Mistletoe & Crime at the Lyric Theatre
Dan Gordon on directing Marie Jones' tale of PSNI officers caught up in Christmas chaos for the Lyric Theatre
Christmas is the season of the pantomime, beloved by some, abhorred by others. If cross-dressing, bawdy rags-to-riches stories are your idea of hell, then the Lyric Theatre in Belfast is the place to be. This Christmas it is playing host to Olivier Award-winning playwright Marie Jones’ brand new show, Mistletoe & Crime.
This festive production has a bit more bite than your average Christmas show. Jones – the Northern Irish writer who found international acclaim with Stones in His Pockets and A Night in November – has written a funny, festive piece with edge.
The play is set in Belfast on Christmas Eve and centres on two PSNI Women Police Constaples attempting to keep order on the streets as party season chaos ensues. For one of the WPCs, it is their last night on the beat. For the other, it Is their first. To make matters more fraught, their police issue Land Rover has gone missing and the people of Belfast are in dire need of assistance.
T’was the night before Christmas, the city is heavin’?
There’s shoppin’ and gurnin’ and drinkin’ and thievin’…
The play is directed by Dan Gordon, perhaps best known for portraying the loveable nutcase paramilitary Red Hand Luke in the BBC Northern Ireland television series Give My Head Peace. Gordon recently wrote and performed in two-hander, The Boat Factory, a play set in the Belfast Docks and produced by Happenstance Theatre Company.
The show ran in Ireland, the UK and New York, where Gordon has performed before, notably in Jones’ A Night in November. In 1998, the New York Times described his performance of Jones' Kenneth McCallister as ‘deep, detailed’ and ‘remarkable’. It is an exciting prospect for local audiences, then, that Mistletoe & Crime sees the pair collaborating once again.
'Yes, Marie and I have a great relationship,' says Gordon, taking time out from directing as the show reaches its halfway point. 'I think it’s because we’re married to other people and not each other,' he laughs. 'She tells me constantly, "The play is funny, you’re not. Just do it the way I wrote it”. I’m thinking of seeing a counsellor, as I can’t get a divorce.'
Unlike their previous collaboration, Mistletoe & Crime is not a two-hander, but a much larger, more ambitious affair, in that sense at least. 'It’s a full cast of seven actors playing 20 characters,' confirms Gordon. 'Audiences can expect to be entertained.'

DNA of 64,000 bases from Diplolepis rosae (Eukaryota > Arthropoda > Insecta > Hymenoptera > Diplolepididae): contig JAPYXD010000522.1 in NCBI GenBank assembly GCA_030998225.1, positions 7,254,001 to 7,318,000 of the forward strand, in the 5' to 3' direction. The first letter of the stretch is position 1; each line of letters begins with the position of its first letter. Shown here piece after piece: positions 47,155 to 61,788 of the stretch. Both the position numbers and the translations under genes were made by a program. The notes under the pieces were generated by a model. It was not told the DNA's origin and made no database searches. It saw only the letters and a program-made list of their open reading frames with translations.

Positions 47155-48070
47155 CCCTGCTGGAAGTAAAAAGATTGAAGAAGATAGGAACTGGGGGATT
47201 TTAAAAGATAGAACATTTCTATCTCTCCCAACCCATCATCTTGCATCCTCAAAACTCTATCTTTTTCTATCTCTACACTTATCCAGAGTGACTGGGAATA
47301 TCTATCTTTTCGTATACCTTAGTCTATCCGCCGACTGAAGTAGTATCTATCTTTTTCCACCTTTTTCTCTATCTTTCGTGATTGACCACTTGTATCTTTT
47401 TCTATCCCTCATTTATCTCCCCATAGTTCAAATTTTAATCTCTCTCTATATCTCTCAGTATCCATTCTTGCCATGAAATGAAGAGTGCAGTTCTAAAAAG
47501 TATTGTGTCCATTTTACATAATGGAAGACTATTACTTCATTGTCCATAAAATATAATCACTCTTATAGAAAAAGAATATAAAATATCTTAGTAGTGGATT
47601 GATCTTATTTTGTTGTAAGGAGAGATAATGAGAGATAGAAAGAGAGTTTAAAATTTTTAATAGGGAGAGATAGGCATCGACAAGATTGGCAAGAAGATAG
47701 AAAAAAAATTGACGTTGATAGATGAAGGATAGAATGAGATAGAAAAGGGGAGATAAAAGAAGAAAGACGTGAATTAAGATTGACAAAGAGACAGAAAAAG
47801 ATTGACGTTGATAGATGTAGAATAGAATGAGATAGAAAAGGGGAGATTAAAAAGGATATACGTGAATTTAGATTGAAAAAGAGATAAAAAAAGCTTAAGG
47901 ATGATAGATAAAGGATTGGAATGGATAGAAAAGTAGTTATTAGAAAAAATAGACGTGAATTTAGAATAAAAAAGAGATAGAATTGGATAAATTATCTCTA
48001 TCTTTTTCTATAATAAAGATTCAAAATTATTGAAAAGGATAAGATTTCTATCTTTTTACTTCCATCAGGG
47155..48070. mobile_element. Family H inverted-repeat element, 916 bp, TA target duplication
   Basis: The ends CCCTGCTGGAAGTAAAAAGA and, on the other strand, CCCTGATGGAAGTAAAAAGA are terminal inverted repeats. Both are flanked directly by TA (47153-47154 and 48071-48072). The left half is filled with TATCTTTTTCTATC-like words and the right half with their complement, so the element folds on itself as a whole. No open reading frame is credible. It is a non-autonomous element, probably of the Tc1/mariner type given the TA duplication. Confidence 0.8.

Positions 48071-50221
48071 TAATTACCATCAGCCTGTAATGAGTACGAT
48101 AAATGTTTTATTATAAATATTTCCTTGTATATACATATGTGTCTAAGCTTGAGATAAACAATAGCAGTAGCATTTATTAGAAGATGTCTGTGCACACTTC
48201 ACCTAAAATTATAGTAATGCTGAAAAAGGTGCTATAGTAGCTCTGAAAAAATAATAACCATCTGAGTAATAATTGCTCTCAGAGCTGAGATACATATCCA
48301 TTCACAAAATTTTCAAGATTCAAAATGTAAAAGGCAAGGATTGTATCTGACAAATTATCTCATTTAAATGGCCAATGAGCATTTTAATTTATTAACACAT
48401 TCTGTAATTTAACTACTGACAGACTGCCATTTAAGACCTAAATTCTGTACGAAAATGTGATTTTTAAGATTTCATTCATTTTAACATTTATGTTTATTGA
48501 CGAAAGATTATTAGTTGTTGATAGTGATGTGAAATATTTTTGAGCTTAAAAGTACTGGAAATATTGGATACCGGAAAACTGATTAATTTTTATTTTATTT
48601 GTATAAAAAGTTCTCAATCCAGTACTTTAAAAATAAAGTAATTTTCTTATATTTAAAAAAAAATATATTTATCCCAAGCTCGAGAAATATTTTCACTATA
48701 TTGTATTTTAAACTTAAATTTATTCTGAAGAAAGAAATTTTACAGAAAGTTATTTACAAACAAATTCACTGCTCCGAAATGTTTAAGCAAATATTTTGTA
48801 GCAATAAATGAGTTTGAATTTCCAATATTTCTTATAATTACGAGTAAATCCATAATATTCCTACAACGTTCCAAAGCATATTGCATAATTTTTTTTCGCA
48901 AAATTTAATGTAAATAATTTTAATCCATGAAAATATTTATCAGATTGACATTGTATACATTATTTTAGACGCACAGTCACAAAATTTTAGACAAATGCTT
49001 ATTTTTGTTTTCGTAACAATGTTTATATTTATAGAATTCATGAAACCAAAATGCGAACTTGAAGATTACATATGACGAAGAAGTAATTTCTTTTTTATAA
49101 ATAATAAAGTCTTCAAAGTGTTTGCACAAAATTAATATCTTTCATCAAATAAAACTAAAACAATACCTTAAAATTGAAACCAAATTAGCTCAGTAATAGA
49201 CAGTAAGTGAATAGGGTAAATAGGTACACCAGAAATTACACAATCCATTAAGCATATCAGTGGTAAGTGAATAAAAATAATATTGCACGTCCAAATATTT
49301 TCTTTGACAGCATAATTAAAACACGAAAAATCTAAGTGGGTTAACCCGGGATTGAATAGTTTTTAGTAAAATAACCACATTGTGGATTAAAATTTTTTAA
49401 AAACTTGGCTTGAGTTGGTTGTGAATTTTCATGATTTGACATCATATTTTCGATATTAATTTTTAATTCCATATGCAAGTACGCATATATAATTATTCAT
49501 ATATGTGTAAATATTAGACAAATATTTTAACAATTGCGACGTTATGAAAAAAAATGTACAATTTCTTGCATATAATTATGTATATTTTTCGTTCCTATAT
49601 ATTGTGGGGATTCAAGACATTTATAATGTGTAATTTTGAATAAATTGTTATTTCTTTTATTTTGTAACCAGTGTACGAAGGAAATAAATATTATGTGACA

Befitting the time of year – with the party season in full swing and the weight of a long, hard year finally beginning to lift from our collective shoulders – Misteltoe & Crime is, first and foremost, a comedy.
'It isn’t too taxing,' says Gordon. 'But there’s a little food for thought as well as some for the soul. It is the tale of two PSNI WPCs attending incidents with the help of the Northern Ireland Fire and Rescue Service and the Northern Ireland Ambulance Service.
'They are called everywhere from the YMCA to the BBC. We hope to help folk unwind watching other people taking the strain. Christmas is the time when traditionally everyone gets a little uptight.'
Gordon and Jones approached casting with an eye on humour, and ultimately selected Tara-Lynne O'Neill – best-known for her role as Joanne Ryan in Eastenders – and Katie Tumelty in the lead roles, two actresses with a solid background in comedy theatre.
'I was looking for people who are naturally funny performers,' recalls Gordon. 'People who are experienced actors, who can do serious too and know the difference between that and funny. People who have great comic timing and who love audiences.'
Unlike the majority of the country, who can look forward to a period of time off work in the coming weeks, Gordon and his cast and crew have a heavy schedule ahead. The best thing about working on a Christmas production is, according to Gordon, is 'the fact that we only have Christmas day off to do Christmas and then we can get to go back to work and escape the madness'.
The worst thing, on the other hand, 'is when it finishes, because being part of everyone else’s madness is glorious'. When the production comes to an end on January 11, Gordon will also miss being back in the Lyric Theatre, one of the city's most valued and loved spaces, for audiences and theatre practitioners alike.
'The Lyric is brilliant,' says Gordon, wistfully. 'There is very little I would change apart, maybe, from making visiting it something everyone has to do at least ten times a year.'
Gordon won't have long to wallow in post-production misery, however, as he is already working on his next venture. It will be a break from the large-scale nature of a show like Mistletoe & Crime, and will deal with a subject close to Gordon's heart: the late Northern Irish comedian, Frank Carson.
'I’ve a one man show on the go about a comedian we all knew and still love,' reveals Gordon. 'It's called, Frank Carson: A Rebel Without a Pause.' A suitable title indeed, given Carson's insatiable appetite for comedy and unerring ability to deliver endless one-liners.
For the time being, however, there is Christmas to contend with. Gordon returns to work with a spring in his step. It remains to be seen if that enthusiasm continues after a Christmas dinner and a few late nights on the boards.
Mistletoe & Crime runs in the Lyric Theatre, Belfast until January 11, 2015.